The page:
Gus’s brothers had hordes of children between them. The trouble was clearly on Fee’s side, although her gynaecologist advised no medical explanation for her failure to fall pregnant. Gus declined to visit the clinic preferring instead to pump at his wife during the most favourable points in her cycle.

Fiona manoeuvres her car into fifteen-minute street parking and heaves the sacks from her car onto her shoulders. A young bearded man steps out of Vinnies and holds open the door, he quietly appraises the woman hauling sacks into the shop. Her auburn hair is damp, and he catches a tantalising whiff of vanilla as she moves past him.

‘Very generous of you, dear,’ the sprightly aged volunteer chirps. Fiona nods, ducks her head in a red-hot flush of guilt. The dead’s clothes usually arrive at Vinnies after the corpse is shovelled into the earth, not before. Fiona remembers her dresses hanging by themselves and thinks she should have thrown them in, too. All she owns are the clothes she wears and two silk dresses hanging in her wardrobe.

She steps out of Vinnies and blinks in the harsh sunlight before gazing at the overhanging lilac canopy of Jacaranda flowers. A parking inspector catches her eye and grimaces before shuffling to the next car. His fat neck sits in comfortable rolls above his municipal collar.

‘Shoot.’
‘Did they get you?’
It’s the bearded young man. Fiona nods, thinks the damn ticket has messed up her

plans for the day. Should she postpone her free-fall and stand in line at the municipal offices and pay her fine? Could she pay online? She remembers her satisfaction at the sight of her credit cards cut into pleasing triangles lying impotent in the kitchen bin.

The bearded man stands watching the green-eyed woman tap a parking ticket on her chin. She wears lightweight travelling pants, the kind you buy at serious outdoor stores and professional-looking hiking boots. The woman looks out of place. She looks as if she’s about to scale Mount Beerwah, not run errands on this bland Thursday morning.

‘I could take care of it for you.’
A small frown of consternation creases Fiona’s brow.
‘Why would you do that?’
‘I dunno, so you owe me and say yes when I ask you to dinner?’
Fiona shakes her head a little.
‘Or not,’ the young man says trying to reel back the words he uttered on a whim. This

woman wouldn’t want him. He’s scruffy and holds the mistaken belief he can make a good impression with wild chivalrous moves. Thus far in his twenty-eight years he’s had little success with women. He wants what young people no longer seem to crave: big romantic gestures; quiet evenings in; home-cooked meals (which he cooks, of course); and weekends away at Maleny or Byron Bay. Weekends for slowly making love; for walks along the beach and savouring nice bottles of red. To his generation, he’s, what was the word? ‘Fucking boring, Jake’ his last girlfriend threw at him before slamming the front door. Jake picked himself up, dusted himself down and threw himself harder into work. He’s a hydrographic cartographer at his uncle’s engineering and surveying firm.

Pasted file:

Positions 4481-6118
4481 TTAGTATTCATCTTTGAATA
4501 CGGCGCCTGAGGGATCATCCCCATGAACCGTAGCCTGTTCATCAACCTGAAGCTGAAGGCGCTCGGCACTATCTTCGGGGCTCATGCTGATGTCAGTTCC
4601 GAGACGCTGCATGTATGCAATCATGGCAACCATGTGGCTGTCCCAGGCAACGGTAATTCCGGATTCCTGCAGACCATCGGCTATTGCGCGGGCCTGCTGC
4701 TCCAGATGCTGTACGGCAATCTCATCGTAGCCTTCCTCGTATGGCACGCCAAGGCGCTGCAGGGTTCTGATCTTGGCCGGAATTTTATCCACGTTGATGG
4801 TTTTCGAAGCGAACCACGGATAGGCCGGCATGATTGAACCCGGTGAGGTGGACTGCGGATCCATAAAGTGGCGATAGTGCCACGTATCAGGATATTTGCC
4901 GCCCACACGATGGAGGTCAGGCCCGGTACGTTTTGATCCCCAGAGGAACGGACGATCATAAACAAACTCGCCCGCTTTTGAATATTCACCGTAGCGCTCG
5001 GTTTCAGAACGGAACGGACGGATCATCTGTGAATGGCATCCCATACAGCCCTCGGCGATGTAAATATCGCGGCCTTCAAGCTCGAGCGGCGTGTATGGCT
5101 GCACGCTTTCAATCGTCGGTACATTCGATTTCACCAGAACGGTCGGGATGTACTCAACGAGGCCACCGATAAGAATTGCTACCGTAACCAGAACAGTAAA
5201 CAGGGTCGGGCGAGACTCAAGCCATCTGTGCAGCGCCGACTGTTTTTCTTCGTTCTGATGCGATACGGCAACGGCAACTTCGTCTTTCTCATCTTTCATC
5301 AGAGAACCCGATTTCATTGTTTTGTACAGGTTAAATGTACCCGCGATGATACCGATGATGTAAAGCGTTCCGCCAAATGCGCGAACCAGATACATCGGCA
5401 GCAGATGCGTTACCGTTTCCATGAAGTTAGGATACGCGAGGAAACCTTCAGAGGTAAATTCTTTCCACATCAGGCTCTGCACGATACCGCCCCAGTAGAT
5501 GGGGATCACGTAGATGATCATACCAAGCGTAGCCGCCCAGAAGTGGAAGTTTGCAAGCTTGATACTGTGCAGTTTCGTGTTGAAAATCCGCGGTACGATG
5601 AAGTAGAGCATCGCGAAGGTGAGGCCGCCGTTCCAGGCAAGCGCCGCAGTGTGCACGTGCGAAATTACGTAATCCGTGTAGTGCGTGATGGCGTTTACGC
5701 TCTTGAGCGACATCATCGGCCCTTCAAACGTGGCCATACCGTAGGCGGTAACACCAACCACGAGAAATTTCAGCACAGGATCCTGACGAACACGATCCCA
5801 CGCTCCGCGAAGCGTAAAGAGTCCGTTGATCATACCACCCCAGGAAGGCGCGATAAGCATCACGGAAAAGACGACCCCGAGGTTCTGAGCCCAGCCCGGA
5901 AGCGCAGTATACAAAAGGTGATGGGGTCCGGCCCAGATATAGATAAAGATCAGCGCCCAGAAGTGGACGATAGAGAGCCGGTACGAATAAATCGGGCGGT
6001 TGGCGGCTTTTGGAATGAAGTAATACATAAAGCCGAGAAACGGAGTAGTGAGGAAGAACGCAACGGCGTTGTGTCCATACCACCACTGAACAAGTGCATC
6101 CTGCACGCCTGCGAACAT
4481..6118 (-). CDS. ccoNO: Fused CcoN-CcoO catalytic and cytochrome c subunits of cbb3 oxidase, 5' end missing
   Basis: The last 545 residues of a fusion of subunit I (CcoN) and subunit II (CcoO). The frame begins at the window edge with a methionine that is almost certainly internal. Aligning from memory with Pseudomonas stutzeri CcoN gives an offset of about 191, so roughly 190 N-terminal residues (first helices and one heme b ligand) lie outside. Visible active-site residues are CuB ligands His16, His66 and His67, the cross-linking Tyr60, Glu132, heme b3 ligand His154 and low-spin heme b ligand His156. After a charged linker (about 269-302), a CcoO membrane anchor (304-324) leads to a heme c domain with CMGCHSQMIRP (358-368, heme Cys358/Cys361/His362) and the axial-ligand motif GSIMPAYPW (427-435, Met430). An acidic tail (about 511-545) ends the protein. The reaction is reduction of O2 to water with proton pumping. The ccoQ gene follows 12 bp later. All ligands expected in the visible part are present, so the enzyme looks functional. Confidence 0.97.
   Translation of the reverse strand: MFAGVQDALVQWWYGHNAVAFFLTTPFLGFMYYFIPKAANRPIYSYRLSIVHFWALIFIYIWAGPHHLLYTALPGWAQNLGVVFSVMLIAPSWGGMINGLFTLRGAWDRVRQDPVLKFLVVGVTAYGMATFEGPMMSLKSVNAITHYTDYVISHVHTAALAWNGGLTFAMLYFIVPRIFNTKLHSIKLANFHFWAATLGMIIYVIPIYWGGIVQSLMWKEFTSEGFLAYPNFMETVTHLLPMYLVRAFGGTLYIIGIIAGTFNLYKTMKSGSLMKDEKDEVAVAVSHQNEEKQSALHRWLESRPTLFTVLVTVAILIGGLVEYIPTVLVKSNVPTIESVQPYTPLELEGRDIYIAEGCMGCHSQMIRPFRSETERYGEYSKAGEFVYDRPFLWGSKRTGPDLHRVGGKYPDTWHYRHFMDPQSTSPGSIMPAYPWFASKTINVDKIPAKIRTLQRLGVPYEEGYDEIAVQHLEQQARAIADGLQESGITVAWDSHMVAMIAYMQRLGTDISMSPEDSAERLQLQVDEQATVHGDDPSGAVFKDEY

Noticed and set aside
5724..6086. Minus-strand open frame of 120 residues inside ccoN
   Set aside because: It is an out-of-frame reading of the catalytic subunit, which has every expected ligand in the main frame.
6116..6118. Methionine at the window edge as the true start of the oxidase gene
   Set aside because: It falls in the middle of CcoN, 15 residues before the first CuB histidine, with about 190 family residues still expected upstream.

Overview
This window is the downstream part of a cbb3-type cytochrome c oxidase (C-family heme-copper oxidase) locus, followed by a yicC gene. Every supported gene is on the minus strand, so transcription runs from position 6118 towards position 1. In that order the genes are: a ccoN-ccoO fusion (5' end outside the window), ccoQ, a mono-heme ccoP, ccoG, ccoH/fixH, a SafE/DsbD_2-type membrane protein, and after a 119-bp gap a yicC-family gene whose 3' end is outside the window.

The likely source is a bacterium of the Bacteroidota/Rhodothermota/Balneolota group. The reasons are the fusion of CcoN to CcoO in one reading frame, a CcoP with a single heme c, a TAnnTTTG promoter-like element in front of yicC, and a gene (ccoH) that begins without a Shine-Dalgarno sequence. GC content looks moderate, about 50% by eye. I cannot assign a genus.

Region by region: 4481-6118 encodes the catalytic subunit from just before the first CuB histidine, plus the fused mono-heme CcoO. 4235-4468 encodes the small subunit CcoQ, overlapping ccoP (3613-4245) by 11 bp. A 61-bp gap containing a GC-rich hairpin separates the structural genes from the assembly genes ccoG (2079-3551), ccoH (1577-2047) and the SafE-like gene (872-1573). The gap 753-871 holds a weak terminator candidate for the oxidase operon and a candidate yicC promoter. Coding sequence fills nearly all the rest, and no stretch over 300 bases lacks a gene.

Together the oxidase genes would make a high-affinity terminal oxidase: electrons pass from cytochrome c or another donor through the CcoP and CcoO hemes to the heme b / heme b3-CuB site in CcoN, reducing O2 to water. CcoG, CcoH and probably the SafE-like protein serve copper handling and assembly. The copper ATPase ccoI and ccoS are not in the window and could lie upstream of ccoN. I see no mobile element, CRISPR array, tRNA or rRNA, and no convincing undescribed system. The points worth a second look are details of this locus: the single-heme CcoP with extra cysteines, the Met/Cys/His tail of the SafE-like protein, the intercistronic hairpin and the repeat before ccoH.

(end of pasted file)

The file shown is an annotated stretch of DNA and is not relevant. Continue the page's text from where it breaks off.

Fiona stops staring down the street. Perhaps this could work. The stranger could pay her fine and she could continue with her day and final climb.

‘Does it have to be dinner?’
‘What? No, it doesn’t have to be dinner.’

Jake recovers his composure, could the green-eyed goddess be interested? He scratches his beard. Fiona calculates, looking at her watch. A coffee. How long could that take? Forty-five minutes should do it, one-hour-ten tops. Then she can get to Mount Tibrogargan and start her climb. She can be flexible; she can adapt to this changing world.

‘Could we have a coffee, now?’

Jake lifts his shoulders. He’s due in the office, but he can put it off, send a text, say he’s been detained.

‘Sure.’

Jake pushes open the glass door to a café. His hand finds the small of Fee’s back and before she knows it, they’re sitting down in a corner booth. Their conversation is stilted until Jake tells her about mapping ocean floors and her eyes begin to light.

‘Married?’ he finally asks, holding his breath while Fee’s eyes tarry over the walls. All those paintings. Why did she never try painting?

‘Not anymore. He found a newer model.’
‘What an idiot!’
Fiona laughs surprising herself and lingers over her empty coffee cup. Does she

have plans for the weekend? She looks away. Her cheeks aflame. There was never supposed to be a weekend.

‘Not really.’

‘Do you like French films? Lolo is showing at New Farm open-air cinema on Saturday.’

Yes, she does. She really enjoys French films, hasn’t seen one in ages. Fiona admonishes herself but unexpectedly her date with Mount Tibrogargan is no longer pressing.

Fee waves goodbye to Jake, steps lightly as she smiles to herself. Her auburn hair shines in the sunlight and she strides out onto the road. In a flash, she is shoved back to the pavement. Her heart thuds. She shudders. Her skin clammy to the touch.

‘You got a death wish, lady?’

A large, brute of a man has shunted her back to safety. He’s inked up to his neck and wears a studded leather vest. She takes a deep breath, focuses her eyes on the man’s face, on the words coming out of his mouth.

No, she thinks, not anymore, not a death wish.

Once her heart has returned to its normal rhythm and she has thanked the stranger, Fee heads for home. She will call Sarah the minute she gets in, and she’ll catch up on all those wasted years. She will fire up her laptop and google mature-age entry for a Bachelor of Geoscience, and tomorrow she will shop for new clothes.

Maybe this date with Jake on Saturday will lead to something and maybe it won’t. It doesn’t matter. Fee has woken up.

The bell jangles as Fiona steps into Vinnies. She hauls sacks of climbing equipment onto the counter.

‘Thank you, dearie, you’re very kind.’

Fiona thinks again about the silk dresses hanging in her wardrobe and suddenly she knows exactly what she’ll wear on Saturday night.